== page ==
While Americans continue to wrangle over the financial efficacy of green solutions, green power has taken off in Taiwan, Korea and Hong Kong. LEED, Leadership in Energy and Environmental Design, is a rating system for the design of green buildings. Taipei 101, the second largest building in the world which is located in Taiwan gained the LEED designation. South Korea plans to grant extensive economic stimulus to green ventures while China will construct 35 million meters of green buildings in Beijing. In answer to both the growing global pressure and the American green movement, President Obama has created a Better Buildings Initiative committed to the idea that green buildings preserve energy and create jobs.
Countries that succeed in creating green buildings have chosen to make the investment. While investing in efficient energy use promotes both job growth and environmental stability, investment options need to be clearer. Solar heating, harvesting of rainwater and natural lighting are just a few practical ideas which can create great savings for each of us.
Change is naturally difficult in a poor economy. Unemployment has doggedly stuck to the 9 percent level. That forces the question: will green buildings truly create jobs or not? Job growth partly depends on the sectors of the economy that create jobs at a medium to high percentage rate. For instance, the energy sector and the manufacturing sector create jobs at a much lower rate than do the construction sector and the government sector. This means that when we invest in the construction of green buildings or in green renovation, we are putting our resources into a sector which creates a high level of jobs on average. Green building projects do promote reliable job growth.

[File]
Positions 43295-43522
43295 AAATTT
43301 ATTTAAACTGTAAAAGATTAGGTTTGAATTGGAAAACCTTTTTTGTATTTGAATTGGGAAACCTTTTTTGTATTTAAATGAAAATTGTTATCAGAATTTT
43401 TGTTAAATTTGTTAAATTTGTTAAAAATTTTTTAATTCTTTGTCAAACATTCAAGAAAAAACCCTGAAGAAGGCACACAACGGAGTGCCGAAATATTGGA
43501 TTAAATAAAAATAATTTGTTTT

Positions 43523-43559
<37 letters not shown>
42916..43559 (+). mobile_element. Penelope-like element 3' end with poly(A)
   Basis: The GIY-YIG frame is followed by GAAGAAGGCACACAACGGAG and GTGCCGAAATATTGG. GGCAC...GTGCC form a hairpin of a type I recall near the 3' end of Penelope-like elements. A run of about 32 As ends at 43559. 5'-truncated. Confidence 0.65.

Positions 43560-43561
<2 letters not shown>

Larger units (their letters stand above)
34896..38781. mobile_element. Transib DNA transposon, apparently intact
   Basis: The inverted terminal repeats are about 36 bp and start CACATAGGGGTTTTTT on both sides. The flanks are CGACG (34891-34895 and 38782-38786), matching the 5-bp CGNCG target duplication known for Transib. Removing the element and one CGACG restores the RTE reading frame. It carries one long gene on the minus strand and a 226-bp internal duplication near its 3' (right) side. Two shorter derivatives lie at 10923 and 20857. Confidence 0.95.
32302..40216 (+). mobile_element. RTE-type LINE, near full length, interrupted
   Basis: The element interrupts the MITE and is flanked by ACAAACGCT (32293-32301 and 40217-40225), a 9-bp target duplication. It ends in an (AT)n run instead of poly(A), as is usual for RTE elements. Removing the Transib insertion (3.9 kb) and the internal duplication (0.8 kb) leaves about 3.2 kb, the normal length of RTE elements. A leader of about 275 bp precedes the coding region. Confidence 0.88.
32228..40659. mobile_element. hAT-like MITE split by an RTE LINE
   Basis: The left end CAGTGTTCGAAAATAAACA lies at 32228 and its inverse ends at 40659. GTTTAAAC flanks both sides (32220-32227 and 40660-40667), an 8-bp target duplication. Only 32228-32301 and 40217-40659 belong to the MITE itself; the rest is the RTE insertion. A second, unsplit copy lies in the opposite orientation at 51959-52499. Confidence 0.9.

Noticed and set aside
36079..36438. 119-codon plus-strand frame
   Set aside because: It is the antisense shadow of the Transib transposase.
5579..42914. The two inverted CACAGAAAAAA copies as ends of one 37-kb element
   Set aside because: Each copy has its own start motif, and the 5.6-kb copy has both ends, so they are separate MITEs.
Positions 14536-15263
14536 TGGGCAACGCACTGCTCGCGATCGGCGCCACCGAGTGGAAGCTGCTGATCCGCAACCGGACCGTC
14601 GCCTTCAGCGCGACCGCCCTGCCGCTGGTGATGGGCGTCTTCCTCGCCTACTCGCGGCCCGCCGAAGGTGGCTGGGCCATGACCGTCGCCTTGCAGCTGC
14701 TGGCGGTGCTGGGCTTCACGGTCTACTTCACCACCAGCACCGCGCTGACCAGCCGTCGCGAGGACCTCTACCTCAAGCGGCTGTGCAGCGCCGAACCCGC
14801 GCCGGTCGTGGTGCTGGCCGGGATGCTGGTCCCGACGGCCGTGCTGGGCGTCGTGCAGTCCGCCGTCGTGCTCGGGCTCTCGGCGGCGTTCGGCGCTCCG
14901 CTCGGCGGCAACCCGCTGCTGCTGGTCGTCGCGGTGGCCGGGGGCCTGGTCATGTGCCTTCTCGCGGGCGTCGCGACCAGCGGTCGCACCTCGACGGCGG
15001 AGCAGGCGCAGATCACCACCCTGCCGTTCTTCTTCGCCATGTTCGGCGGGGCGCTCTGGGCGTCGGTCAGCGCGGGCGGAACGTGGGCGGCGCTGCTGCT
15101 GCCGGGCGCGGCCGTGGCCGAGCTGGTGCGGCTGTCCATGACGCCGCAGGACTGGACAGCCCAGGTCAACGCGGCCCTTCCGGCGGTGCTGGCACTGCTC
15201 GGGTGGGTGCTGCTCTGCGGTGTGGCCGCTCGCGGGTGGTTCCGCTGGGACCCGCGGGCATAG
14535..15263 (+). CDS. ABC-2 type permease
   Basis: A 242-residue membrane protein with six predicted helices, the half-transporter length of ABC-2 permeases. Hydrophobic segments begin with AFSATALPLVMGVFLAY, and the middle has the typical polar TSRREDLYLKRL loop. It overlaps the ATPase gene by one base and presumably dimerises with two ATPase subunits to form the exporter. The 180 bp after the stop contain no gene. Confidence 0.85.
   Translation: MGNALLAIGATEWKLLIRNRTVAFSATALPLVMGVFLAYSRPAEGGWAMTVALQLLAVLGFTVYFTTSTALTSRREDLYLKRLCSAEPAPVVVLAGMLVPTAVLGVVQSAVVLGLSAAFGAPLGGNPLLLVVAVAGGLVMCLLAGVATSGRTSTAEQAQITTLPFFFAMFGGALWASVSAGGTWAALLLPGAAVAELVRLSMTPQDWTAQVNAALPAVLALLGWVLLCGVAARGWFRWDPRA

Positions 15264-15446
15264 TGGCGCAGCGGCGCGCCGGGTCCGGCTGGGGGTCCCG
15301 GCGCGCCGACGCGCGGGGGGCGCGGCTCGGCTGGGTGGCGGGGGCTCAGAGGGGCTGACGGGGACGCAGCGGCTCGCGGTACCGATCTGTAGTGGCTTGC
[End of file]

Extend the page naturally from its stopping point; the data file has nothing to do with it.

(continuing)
Many green building initiatives are on the rise in America. Siemens has announced four hundred positions in green technology across thirty-nine states. In Baltimore, one of the largest roof-mounted solar installations will soon be built. Projects like these create work, foster innovative thinking and control energy costs for both companies and the government. But above all, they give other companies a viable path to follow. Additionally, the president’s Better Building Initiative will give a tax credit of as much as $1.80 per square foot for buildings that fully utilize green solutions.
So much depends on how we perceive green energy. Is this a standard we want for all buildings or is it a standard that only the wealthiest can achieve? Though U.S. companies are leading the way in green technology including smart lighting, energy management, and efficient heating, we have yet to realize our complete potential in the construction of green buildings. At this time, understanding the jobs that can truly be created through green power could create both amazing and sustained change.
What do you think? Do you believe that green buildings and green renovation can help kick start the U.S. economy? Share your thoughts in the comments section, below.
Join the Hall & Company folks for this month’s free webinar entitled, “Effective Project Management Practices as a Key Risk Management Strategy.”